Nowhere. Jesus was never exclusive. He called sin “sin” and charged hypocrites with their misdeeds, but he was never hateful to someone merely for being different than Him. Where did we come up with the idea that it’s okay for us to do that?
Just because SOME people who identify as Muslim have done terrible things doesn’t give us the right to write off ALL Muslim people. Have we forgotten the crusades that are always thrown in our faces when we try to talk to non-believers? They were horrible, unthinkable acts of cruelty and murder against others for simply not believing in Jesus.
Read that last sentence again and think about it…how exactly is that different than what Islam seeks to do?
The only difference here is that while the book of Islam actually teaches its readers to do this sort of thing, Jesus does not. Jesus gave Himself over to His murders knowing full well what they were about to do.
Now, do I think we should lay down and let the ideals of Islam go unanswered when confronted with them? No, but I think the discourse should be undertaken with love, not hate, not fear and confusion, not chaos and not in a reactionary way. We have to start doing things differently.
I’m the most NON-international person you’d ever want to meet. I’m the consummate homebody from Kentucky. You may have guessed, if you read about my upcoming trip to Florida…on a plane…when I’ve never EVER flown and never EVER gone so far away by myself, that I’m really NOT the kind of person who is comfortable or knowledgeable about people from other countries or cultures.
Thanks to the internet, I have “met” people of many different backgrounds, many different nationalities and customs. I have not always been very good at accepting or trying to understand the differences, but I am doing my best. We are all descended from Adam, after all. Have you forgotten that? I tend to forget sometimes. We are all brothers and sisters and as such, I believe we should be willing to give grace, to speak in love, to reach out and approach each other with understanding and patience.
I guess I’m trying to say if you have been someone like me, someone raised and taught either in church or at home to hate (or at least STRONGLY dislike) those who are not like you, then you need to re-educate yourself. You need to look again at the scripture you’ve been using to justify your actions and words. You need to assess the attitude of Jesus toward people in general and to mimic that as much as you can! Oh, to be like Jesus! If we could all only keep our focus on Him, what a wonderful world it would be, huh? I guess that’s why there’s a heaven, right? Heh.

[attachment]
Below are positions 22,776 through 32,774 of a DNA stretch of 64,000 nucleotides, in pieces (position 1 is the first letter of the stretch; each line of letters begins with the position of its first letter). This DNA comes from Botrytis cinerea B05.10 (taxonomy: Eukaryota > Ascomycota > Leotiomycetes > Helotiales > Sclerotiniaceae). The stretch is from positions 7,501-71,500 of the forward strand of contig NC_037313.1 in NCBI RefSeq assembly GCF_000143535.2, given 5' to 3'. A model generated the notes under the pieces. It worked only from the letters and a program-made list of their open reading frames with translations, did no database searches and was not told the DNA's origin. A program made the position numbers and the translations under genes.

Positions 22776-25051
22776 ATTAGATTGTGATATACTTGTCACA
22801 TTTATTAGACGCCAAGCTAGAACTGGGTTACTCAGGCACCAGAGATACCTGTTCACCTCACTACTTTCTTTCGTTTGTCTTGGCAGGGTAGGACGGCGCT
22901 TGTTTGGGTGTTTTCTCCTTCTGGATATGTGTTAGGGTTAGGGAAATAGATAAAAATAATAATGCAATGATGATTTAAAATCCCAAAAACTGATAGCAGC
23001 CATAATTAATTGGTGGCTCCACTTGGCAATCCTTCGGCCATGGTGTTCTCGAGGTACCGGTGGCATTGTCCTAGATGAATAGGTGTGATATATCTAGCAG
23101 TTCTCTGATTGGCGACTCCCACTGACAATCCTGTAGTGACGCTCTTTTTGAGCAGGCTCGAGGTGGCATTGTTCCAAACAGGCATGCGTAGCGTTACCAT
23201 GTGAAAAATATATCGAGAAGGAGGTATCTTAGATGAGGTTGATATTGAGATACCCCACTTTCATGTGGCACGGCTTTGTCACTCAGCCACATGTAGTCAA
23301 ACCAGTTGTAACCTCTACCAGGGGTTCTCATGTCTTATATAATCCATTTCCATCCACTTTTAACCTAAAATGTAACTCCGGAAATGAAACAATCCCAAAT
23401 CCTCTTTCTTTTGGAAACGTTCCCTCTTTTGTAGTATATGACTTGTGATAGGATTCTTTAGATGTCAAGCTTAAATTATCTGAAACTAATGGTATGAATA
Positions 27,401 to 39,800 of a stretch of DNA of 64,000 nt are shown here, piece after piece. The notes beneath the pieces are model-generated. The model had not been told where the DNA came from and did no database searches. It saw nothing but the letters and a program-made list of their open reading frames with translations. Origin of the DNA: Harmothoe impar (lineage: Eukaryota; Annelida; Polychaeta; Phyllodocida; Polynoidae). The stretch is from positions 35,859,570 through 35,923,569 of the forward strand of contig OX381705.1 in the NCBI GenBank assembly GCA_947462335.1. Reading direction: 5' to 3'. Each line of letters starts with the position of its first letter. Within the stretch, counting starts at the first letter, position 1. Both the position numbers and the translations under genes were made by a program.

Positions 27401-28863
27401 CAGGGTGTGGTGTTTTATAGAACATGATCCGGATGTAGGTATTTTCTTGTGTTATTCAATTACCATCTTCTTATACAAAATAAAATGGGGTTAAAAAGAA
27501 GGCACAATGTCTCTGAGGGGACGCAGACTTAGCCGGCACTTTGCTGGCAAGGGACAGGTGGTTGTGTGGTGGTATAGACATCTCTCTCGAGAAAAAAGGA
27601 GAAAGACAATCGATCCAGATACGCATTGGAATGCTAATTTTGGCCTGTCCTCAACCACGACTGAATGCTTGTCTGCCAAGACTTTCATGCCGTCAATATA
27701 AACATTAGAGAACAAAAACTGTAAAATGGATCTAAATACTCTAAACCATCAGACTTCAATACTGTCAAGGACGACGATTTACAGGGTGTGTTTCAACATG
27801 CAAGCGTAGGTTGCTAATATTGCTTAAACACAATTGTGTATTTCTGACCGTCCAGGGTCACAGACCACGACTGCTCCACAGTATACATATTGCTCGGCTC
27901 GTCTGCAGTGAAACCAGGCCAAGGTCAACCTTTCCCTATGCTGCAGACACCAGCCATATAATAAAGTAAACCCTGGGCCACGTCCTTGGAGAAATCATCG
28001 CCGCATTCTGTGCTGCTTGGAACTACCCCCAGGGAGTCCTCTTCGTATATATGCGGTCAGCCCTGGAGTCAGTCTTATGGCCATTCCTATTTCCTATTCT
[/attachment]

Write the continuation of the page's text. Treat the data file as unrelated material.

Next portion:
I believe the Bible means what it says in John 3:16 “For God so loved THE WORLD that he gave his only begotten Son, that WHOSOEVER believeth on Him should have everlasting life.” That’s my KJV memorization at work and the emphasis is my own, of course, but let’s don’t lose sight of the impact those words have…THE WHOLE WORLD…WHOSOEVER IN THE WHOLE WORLD…
I am going to link Ara’s Facebook profile here and give you this link to the North American Missions Board, through which Ara works and THIS link is to NAMB’s articles about Ara if you want to learn more or read his testimony. You can donate to help Ara’s church planting mission here. The church Ara started is called Armenian Fellowship Church of Burbank. You can visit the church’s website by clicking the link in the previous sentence. And here’s the link for Ara’s sermon this past weekend at The Creek Church.
I’m so privileged to have met and heard Ara preach. He has surely opened my eyes to the fact that we are all the same on the inside and just because the media only promotes stories of the misdeeds of both Muslims and Christians (and anybody else, for that matter) doesn’t mean I should fear them. They need God’s love just as much as anyone else.
Lord, help me to see with Your eyes and not focus on the outward differences and love people the way You do.
Wanna talk about this? I love to discuss!